Standing on the red coral reefs, the warrior-like Indian jumped in to save Mali. He’d been expecting the moment when he’d have to swim to the bottom of the sea to rescue a girl, that girl.
           Back on safe ground, the girl struggled to free herself from the man’s arms. ‘No, my doll, my friend, she’s still down there. I’m going back for her. Let me go! Let me go!’
           That’s when the warrior king grabbed her by the shoulders and looked deep into her eyes…Mali knew instantly that she had to stay put, and watched the Indian disappear into the sea. A couple of minutes later, he jumped up from the deepest of depths, gasping for air and holding the
rag doll in his right hand.

           There was no time to waste. The man got on his brown stallion and motioned for the girl to follow him. They were on their way, him on horseback, she trotting along behind him, her arms tightly wrapped around the doll.

           Once they reached the camp, Mali heard him tell the others that the girl – she – should not be harmed in any way. And so it was. From the moment she arrived she became his unpaid apprentice, his student.

           She learnt all about the power of the Sun, the Moon and fire…about the sacred herbs and how to dry them out and mix them in such a way that they would close an open wound, cool down a body burning with fever, and even make one’s sadness go away.
Hours turned into days, days flowed into weeks, weeks soon became months, and months cascaded into years.

           One day, breaking the long-lasting silence, the now aged Indian spoke to her for the first time. She must take her years of knowledge and help a dying woman…Come, they must hurry. There’s no time to spare.
           Once again they set off, him on horseback, while she followed on foot. They travelled a long way until they reached the edge of a cliff. There, the Indian pointed to a lonely dark house, just a few yards away.
           With glittering eyes, Mali, now a young woman, looked deep into her mentor’s eyes and without the slightest hesitation, headed towards her childhood mansion, carrying only a bag of herbs and her old tattered rag doll around her waist.  

           It was the same house, the same damp smell in the air, the same woman who had once thrown her off the cliff… but Mali didn’t mind. She had grown and had learnt her purpose in life: she was here to heal.
           Scrutinizing the signs of illness, Mali could see that there was nothing she could do for her aunt: no herbs or chants could save the thin, fading, elderly lady. Her heart felt squashed with squalor and for the first time in years - practically a whole lifetime - Mali felt water gushing into her eyes. She untied the doll from her waist and gently placed it in the woman’s hands.
           In a feverish tone the feeble woman began to chant:

Imogen and Lilibeth
Two girls in spring
were born.
Two sisters, in character and face alike.
There were two of them but to them
they were but one.

Together they would
face the troubled times.
Together they would celebrate
the joyous times.

On their 13th birthday
two twin dolls did they get…
Now, the four of them would,
forever,
carry on.

Then one day, Lilibeth,
the quiet one,
fell in love and a
baby - very much adored by everyone -
was born to consecrate that love.

But, oh, should
Unforgiving Fate dictate
the tragic death
of the beloved and the quiet one…

And in the care of
broken Imogen
did the poor infant end.

How could she go on without
Her Lilibeth?

Her spirit withered
and her mind, in grief,
forever lost.
Her other half was gone!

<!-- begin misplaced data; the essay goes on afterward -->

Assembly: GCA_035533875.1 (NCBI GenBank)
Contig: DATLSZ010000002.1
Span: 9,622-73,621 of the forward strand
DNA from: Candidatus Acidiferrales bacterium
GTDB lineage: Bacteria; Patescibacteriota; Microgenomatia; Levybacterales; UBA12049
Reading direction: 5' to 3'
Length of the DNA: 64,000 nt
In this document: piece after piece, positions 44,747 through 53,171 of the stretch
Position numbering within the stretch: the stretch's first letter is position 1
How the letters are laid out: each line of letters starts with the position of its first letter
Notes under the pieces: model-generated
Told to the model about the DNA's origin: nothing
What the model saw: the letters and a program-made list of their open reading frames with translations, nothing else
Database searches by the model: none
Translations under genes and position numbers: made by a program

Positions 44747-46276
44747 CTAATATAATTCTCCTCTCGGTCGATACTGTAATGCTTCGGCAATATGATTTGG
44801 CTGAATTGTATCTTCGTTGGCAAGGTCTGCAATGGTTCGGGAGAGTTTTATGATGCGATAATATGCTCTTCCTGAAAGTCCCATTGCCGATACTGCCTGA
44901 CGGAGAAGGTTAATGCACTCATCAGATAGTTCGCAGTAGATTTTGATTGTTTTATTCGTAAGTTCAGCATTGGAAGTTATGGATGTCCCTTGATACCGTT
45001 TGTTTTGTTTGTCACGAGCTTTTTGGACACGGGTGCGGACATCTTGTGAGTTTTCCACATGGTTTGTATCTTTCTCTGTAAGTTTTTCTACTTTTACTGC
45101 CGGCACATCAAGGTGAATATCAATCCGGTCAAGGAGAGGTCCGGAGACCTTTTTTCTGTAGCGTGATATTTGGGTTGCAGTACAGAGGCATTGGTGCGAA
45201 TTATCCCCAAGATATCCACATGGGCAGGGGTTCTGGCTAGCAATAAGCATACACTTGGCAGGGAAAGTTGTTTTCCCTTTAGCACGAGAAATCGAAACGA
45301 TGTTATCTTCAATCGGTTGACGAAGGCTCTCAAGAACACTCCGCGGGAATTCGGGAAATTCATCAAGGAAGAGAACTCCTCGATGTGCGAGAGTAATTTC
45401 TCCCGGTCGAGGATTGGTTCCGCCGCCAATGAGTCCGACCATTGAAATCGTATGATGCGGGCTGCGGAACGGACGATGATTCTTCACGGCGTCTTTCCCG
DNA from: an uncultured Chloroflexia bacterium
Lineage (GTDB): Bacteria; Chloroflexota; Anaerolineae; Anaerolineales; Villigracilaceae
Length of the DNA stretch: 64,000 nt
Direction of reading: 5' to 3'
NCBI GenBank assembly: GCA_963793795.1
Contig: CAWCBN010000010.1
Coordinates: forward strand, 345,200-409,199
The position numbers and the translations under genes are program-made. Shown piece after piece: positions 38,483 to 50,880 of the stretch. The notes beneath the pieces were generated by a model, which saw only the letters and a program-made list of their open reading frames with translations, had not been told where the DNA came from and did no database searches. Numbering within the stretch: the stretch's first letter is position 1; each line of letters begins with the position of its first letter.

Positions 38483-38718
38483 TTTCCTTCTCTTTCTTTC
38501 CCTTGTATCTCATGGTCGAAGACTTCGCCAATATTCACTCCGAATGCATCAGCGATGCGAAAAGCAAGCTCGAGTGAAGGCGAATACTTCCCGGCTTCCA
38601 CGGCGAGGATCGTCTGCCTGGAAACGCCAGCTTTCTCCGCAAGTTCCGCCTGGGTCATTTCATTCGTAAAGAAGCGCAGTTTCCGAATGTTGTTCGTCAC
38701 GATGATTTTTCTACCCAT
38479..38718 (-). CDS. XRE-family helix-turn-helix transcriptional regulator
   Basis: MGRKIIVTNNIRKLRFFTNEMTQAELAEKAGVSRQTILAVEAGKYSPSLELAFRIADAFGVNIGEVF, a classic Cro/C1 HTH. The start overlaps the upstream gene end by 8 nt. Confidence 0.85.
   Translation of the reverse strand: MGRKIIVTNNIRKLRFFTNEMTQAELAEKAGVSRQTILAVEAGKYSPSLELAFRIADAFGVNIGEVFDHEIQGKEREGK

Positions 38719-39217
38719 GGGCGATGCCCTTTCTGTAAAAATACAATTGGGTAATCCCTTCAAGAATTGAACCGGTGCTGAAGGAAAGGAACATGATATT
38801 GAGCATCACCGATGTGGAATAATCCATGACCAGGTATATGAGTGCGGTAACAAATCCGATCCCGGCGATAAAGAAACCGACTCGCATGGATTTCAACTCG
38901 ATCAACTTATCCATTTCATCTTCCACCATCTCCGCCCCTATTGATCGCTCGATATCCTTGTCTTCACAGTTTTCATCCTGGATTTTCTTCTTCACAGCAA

Forgive me, oh little one,
for I have failed you
…and the rag doll, too.

Forgive mad old Imogen
For once upon a time
you were indeed much
loved.


           And with a muffled “Thank you” the woman gave her last sigh and peacefully passed away.

           For Mali it was like a heavy burden had been lifted from her shoulders. She ran outside and waltzed towards the cliff, and with her arms stretched out in a cosmic embrace, she dived into the water below.
           There was no pain this time, and like a dolphin, she splashed and jumped merrily in that warm blue sea.
           Looking up, she saw the once-again-young Indian warrior standing on the red reefs. She waved at him, inviting him to come and join her. He smiled kindly but shook his head - she no longer needed him. So, she started swimming and then waded her way towards him.

           This time, both on horseback, they rode back to the camp. Upon arriving, her face was painted in preparation for her initiation ritual. Then, blindfolded, the Indian warrior led her to a trail of hot burning coal. ‘Trust me. Trust yourself. Keep walking straight on,’ he said softly. And so she did.

           Not at all surprised by the girl’s trust and courage, the Indian decided to meet her halfway. He removed her blindfold, and hand in hand, they made it to the end of the coal trail. But her quest was not over yet. After hugging her warmly, he gave her a sharp hunting knife.  Again no words were needed: she knew what she had to do. She cut open her chest, removed her heart  and handed it over to him…

           Mali had passed the test of pure love. She had learnt the greatest lesson of all, that of the humility of giving and the generosity of receiving.

           She was no longer a frightened little girl but a strong, powerful young woman who knew the might of humility and love.
           She had learnt that it was all right to be scared, for you can only be brave if you feel the fear. You can only survive if you allow yourself to be saved. You can only learn by making mistakes and by listening to others. You can only receive when you’re willing to trust and embrace what other people have to give you, and when you learn to accept gracefully. You can only give with your heart when you’re ready to make sacrifices, overcome hostility and the fear of the unknown.
           You, yes, you who are reading this now, don’t think about what was but what you have now. Don’t worry about what you can’t do but get on with what you can do.
           Young girls - yes, I mean you too - go and become great Malis. Learn the love behind the power of giving and receiving… Go and share your love and knowledge with rest of the world.
Go - and together - you can make this a better world for everyone.

-COPYRIGHT/Registado no IGAC